Increasingly even the humblest new automobiles sport GPS navigators with color displays to mark the way to drivers’ destinations. Trucking and shipping companies use GPS to track everything from delivery vehicles to the packages they carry. Parents can now use smart-phones their children carry to monitor and track their offspring using embedded GPS navigators.

Increasingly- as most of you know- aviation authorities embrace refined GPS like WAAS for precision navigation in instrument meteorological conditions – a breakthrough of significance for its lower costs and greater flexibility than ground-based guidance equipment talking to airborne receivers.

Beyond the navigation realm- however- technologies underpinning GPS play a role in many other areas – many of them critical to today’s high-technology civilization. The most-critical of those technologies involves timing and control.

To provide their navigation functions- GPS employs precise atomic clock systems accurate to fractions of a fraction of a second- a function as necessary to receivers’ ability to calculate position as the chronograph’s invention was to the success of longitudinal-navigation calculations.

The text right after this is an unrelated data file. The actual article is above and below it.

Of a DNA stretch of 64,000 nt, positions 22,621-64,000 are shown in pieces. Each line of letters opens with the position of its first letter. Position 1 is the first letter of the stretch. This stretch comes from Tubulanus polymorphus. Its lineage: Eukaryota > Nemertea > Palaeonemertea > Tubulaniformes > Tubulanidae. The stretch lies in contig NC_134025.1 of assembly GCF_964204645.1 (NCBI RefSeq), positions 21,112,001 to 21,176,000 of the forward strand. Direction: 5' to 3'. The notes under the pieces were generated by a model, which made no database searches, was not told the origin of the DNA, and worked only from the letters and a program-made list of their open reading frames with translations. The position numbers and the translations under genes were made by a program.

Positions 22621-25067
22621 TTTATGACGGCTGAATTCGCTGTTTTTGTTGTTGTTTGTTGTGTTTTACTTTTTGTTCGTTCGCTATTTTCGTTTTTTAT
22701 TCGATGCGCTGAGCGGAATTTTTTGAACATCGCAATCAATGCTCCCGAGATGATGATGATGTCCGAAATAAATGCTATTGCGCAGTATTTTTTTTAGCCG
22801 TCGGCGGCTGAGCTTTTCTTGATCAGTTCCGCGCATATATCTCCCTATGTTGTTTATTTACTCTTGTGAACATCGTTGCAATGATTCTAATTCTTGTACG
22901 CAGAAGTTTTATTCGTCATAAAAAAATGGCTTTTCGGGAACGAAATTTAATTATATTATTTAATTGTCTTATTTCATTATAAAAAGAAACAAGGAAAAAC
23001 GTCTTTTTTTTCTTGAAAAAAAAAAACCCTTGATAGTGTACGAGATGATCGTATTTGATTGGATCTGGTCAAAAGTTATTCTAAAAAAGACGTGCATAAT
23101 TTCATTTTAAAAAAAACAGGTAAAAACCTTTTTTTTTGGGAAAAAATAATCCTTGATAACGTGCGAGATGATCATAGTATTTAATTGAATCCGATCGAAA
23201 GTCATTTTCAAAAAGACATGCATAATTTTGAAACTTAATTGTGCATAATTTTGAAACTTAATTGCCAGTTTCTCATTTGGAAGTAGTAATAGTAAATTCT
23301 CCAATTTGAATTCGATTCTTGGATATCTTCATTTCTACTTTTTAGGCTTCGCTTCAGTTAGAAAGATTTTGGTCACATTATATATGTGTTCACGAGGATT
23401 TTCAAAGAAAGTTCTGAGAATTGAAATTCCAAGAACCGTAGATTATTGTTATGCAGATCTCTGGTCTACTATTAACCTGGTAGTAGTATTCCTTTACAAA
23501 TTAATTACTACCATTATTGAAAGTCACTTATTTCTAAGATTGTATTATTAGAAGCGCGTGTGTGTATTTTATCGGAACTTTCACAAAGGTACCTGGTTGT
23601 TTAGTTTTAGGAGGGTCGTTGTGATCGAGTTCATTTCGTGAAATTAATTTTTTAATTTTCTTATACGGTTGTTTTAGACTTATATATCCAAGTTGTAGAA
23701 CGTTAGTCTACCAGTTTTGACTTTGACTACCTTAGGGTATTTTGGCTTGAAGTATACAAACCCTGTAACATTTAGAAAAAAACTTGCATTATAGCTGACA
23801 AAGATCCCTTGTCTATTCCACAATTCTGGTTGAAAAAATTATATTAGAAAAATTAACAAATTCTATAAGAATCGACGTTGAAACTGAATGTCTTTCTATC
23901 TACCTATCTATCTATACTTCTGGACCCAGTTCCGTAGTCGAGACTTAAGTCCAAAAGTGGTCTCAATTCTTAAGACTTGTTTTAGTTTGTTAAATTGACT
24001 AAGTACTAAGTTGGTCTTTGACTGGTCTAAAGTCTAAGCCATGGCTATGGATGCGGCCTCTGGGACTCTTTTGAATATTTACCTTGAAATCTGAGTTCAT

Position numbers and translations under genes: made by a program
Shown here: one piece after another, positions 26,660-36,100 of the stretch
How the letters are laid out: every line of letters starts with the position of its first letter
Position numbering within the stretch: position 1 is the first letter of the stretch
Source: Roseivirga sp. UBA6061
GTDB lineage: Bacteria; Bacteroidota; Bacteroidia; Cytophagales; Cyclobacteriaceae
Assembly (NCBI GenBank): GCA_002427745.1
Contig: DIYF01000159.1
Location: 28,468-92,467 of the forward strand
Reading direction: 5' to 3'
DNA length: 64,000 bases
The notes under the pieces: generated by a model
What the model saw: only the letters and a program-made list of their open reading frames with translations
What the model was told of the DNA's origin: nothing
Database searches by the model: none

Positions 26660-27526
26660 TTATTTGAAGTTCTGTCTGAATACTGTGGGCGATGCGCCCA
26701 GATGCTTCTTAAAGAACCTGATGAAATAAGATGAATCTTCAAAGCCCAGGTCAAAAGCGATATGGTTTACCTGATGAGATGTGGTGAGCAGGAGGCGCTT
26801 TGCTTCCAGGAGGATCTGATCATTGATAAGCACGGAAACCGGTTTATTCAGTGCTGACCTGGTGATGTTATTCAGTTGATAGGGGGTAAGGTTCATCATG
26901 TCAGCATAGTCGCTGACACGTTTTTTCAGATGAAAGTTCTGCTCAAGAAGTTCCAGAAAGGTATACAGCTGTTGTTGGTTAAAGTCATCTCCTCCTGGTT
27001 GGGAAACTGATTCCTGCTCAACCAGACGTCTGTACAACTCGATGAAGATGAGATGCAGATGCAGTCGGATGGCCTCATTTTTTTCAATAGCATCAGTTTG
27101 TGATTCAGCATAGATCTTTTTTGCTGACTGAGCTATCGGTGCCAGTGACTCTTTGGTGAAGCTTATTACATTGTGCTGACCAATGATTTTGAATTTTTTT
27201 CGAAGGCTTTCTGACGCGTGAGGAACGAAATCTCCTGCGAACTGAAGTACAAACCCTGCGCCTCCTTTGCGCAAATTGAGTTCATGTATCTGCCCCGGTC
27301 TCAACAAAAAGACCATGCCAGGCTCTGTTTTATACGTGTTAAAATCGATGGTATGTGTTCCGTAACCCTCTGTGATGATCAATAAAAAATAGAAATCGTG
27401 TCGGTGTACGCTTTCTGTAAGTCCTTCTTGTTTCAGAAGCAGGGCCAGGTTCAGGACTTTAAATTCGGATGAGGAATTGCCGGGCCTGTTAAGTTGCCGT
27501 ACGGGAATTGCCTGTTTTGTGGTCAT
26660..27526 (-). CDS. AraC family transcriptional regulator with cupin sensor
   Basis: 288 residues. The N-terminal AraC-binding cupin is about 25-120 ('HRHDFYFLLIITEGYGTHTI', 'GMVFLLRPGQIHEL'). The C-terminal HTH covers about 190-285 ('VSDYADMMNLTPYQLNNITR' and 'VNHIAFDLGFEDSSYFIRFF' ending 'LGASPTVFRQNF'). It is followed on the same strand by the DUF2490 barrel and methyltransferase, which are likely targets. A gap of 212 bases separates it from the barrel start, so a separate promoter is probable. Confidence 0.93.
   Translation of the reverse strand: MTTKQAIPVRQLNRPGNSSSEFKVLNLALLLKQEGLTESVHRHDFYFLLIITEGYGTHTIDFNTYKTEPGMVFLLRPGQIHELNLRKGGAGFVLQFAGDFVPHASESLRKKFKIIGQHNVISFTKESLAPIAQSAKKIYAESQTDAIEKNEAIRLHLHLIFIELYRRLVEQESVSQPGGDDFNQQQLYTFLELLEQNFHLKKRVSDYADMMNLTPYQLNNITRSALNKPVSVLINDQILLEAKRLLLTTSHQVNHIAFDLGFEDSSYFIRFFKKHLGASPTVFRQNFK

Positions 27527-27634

Those clocking and timing functions underpin technologies developed to serve the Internet itself- to help telephone networks function- to manage banking transactions. Power grids- those mechanical arteries that deliver the lifeblood of electricity to a power-hungry society- also depend on GPS timing and clocking.

The loss of global navigation satellite service in even a small local area could disrupt commerce- banking- transportation- communications – even the basic delivery of electrical power. And failures not only can happen- they do – and have – happened.


New Year’s Day- 2004- the failure of an atomic clock on a GPS satellite introduced position errors to navigators in Europe- resulting in an error that started at about six miles and grew to about 25 miles before the system detected the failure and sent a signal to receivers to exclude those from the failed bird.